Chances are that those ENGOs that have raised so many millions of dollars, gotten a tremendous amount of media attention, and convinced a significant part of both the national and international seafood markets that sustainable harvesting of fish and shellfish is only possible by controlling fishing would rather that the other factors affecting seafood sustainability be kept far beneath the public’s and the pol’s attention threshold. Ditto for the mega-industries that support them and are often responsible for non-fishing factors that negatively impact seafood sustainability. It’s to their vast benefit to keep the focus on “overfishing,” because then it isn’t on what they’re doing.

When the Magnuson-Stevens Act, the federal legislation that controls just about all of the aspects of fishing in the U.S. Exclusive Economic Zone was originally written in 1975-76 it contained the terms “overfishing” or “overfished” a total of seven times.

When the Act was reauthorized in 1996 as the Sustainable Fisheries Act, thanks to ENGO pressure “overfishing” or “overfished” were used 36 times. From the Definitions section “The terms ‘overfishing’ and ‘overfished’ mean a rate or level of fishing mortality that jeopardizes the capacity of a fishery to produce the maximum sustainable yield on a continuing basis.”

Thanks to the efforts of the ENGOs, the corporations (or the corporate heirs) that control them through massive donations to a network of “charitable” foundations and a few fishermen’s organizations that they fund, “overfishing” was well on its way to becoming the primary sin being committed on the 72% of the Earth that is covered by salt water.

This purposeful misuse of the term “overfishing” has been one of the most subtle and most effective weapons in the anti-fishing activists’ arsenal.

In order to change this, to insure that non-fishing factors that negatively impact fish stocks are properly identified, in Congressman Don Young’s H.R. 200, the Strengthening Fishing Communities and Increasing Flexibility in Fisheries Management Act, fish and shellfish stocks whose sustainability is being threatened by fishing will still be identified as overfished but those whose sustainability is threatened by non-fishing factors will be labelled as depleted.

This will have the joint benefits of allowing (if possible) measures to be taken that will address those non-fishing factors and putting the onus of overfishing only on those fisheries that are actually being threatened by overfishing, rather than on every fishery in which there aren’t enough fish regardless of the reason.

Of course, like every other attempt to remove unnecessary and ineffectual regulatory burdens from fishermen, the anti-fishing ENGOs, the fishing organizations they support, and the foundations that support them object to this change, though there’s no reason involving the health of our fish stocks that they should. What such a change would do, however, is start directing attention to those non-fishing factors that threaten our fish stocks that shouldn’t be allowed to – surely something that will be opposed in any way possible by those foundation-supporting industries seeking the unconstrained control of the world’s oceans and who has access to them.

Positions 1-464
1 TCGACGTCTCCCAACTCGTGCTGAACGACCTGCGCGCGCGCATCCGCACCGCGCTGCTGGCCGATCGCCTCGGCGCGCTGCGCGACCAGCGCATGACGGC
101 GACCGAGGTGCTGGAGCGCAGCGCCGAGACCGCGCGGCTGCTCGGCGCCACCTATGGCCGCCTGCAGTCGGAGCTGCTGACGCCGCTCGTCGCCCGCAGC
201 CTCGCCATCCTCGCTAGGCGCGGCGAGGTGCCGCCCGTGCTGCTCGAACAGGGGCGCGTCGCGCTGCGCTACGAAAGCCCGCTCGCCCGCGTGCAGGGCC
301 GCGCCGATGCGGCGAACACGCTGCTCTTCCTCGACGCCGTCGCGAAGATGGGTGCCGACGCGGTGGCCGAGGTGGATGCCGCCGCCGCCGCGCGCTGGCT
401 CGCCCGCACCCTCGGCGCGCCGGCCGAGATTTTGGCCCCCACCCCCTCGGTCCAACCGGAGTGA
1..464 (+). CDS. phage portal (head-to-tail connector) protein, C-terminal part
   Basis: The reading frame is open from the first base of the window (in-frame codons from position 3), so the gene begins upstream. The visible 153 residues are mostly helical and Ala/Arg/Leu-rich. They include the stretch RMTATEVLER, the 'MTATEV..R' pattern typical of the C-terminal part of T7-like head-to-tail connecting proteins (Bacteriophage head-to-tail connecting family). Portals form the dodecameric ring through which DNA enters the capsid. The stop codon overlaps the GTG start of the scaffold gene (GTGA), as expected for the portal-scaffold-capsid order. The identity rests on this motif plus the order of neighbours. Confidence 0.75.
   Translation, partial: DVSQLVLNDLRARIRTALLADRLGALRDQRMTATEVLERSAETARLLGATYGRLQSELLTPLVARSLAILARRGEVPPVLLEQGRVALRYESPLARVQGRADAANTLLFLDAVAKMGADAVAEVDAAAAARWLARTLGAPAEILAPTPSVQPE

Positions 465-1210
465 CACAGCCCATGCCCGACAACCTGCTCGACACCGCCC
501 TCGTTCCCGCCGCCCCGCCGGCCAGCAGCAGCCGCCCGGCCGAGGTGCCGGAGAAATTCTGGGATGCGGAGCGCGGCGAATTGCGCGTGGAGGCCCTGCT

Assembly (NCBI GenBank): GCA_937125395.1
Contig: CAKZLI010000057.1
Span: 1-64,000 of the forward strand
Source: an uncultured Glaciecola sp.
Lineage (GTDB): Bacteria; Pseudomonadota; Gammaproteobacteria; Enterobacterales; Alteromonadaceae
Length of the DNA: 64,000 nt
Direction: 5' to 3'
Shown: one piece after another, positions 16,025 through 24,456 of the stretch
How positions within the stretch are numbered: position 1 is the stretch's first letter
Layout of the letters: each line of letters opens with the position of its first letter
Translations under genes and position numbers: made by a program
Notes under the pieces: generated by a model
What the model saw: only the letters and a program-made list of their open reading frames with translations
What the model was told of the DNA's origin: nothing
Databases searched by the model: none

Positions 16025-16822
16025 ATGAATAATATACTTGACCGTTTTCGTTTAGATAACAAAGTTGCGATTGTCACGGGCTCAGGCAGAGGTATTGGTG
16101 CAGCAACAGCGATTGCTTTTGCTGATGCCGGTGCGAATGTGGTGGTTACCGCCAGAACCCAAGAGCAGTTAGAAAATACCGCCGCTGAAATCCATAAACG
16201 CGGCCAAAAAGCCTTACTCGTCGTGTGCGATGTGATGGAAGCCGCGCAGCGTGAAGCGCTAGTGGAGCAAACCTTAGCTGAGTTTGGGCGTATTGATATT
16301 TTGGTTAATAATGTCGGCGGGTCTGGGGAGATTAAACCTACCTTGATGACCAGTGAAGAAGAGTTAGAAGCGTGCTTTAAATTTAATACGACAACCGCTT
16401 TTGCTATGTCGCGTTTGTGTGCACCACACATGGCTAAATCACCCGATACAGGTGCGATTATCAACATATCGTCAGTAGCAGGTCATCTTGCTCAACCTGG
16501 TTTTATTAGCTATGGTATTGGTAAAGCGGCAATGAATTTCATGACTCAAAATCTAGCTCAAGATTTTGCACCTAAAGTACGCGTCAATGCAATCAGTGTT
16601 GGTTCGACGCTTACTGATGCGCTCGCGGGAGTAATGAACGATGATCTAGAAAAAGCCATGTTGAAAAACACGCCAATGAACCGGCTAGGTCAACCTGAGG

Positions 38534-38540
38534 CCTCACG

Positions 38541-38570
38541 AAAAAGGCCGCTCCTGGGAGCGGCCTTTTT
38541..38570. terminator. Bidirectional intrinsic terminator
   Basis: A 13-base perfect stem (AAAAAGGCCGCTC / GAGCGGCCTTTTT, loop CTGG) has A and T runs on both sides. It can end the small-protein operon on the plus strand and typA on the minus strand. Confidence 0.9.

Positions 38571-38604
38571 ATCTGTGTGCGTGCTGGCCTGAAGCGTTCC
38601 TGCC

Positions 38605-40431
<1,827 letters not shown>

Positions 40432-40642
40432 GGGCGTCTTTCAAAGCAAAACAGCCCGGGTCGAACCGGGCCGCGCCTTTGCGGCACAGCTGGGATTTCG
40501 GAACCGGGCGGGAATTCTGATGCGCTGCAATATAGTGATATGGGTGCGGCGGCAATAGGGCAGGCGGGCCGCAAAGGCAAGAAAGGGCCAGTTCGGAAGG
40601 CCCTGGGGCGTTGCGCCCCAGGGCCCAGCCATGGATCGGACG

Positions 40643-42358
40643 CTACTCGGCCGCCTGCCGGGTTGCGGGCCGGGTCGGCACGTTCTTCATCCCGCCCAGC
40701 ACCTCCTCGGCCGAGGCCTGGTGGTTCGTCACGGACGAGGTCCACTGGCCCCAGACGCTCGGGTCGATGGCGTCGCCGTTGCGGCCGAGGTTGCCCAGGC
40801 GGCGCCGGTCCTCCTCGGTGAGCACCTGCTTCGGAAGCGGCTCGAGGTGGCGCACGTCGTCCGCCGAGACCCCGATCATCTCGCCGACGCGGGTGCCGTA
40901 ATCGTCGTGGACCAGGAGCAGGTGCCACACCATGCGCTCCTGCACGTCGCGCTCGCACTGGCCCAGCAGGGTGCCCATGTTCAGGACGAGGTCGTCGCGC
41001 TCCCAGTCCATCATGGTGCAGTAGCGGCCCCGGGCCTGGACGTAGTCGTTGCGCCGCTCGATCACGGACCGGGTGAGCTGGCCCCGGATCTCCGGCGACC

Fishermen have been unjustly bearing the responsibility for unsustainable fisheries, when the reason for that unsustainability has nothing to do with fishing for far too long and Congressman Young’s amendment will effectively end this anti-fishing ENGO engineered charade. The motivation of any group, organization or individual opposing this must be questioned, and questioned loudly and persistently.

Cancellation of CVC Policy Letter 15-05: Requirements for Out-of-Water Survival Craft

On February 8, 2016, the President signed H.R. Bill 4188, the “Coast Guard Authorization Act of 2015” into law. In it, section 301 amended the out-of-water survival craft requirements in Title 46 United States Code (U.S.C.) §3104, limiting its applicability. This Marine Safety Information Bulletin (MSIB) notifies the public of these changes and hereby cancels the now obsolete CVC Policy Letter 15-05, which concerned previous out-of-water survival craft requirements.

Section 301 of the 2015 Coast Guard Authorization Act (CGAA) had two significant effects on the applicability of out-of-water survival craft. First, it amended 46 U.S.C. §3104, paragraph (a), requiring that only “passenger vessels” that operate in cold waters and are built or undergo a major conversion after January 1, 2016 shall be equipped with out-of-water survival craft. "Passenger vessel" is defined in 46 U.S.C. §2101(22) as a vessel of at least 100 gross tons (among other criteria). Currently, Title 46 Code of Federal Regulations (CFR), Subchapter H - Passenger Vessels and 46 CFR, Subchapter W - Lifesaving Appliances and Arrangements dictates the survival craft requirements for passenger vessels of at least 100 gross tons. The lowest category of survival craft authorized in Subchapter W is the Inflatable Buoyant Apparatus (IBAs), with which, no part of an individual is immersed in water. Therefore, passenger vessels properly in compliance with Subchapters H and W already meet the out-of-water survival craft requirements directed in the amended 46 U.S.C. §3104.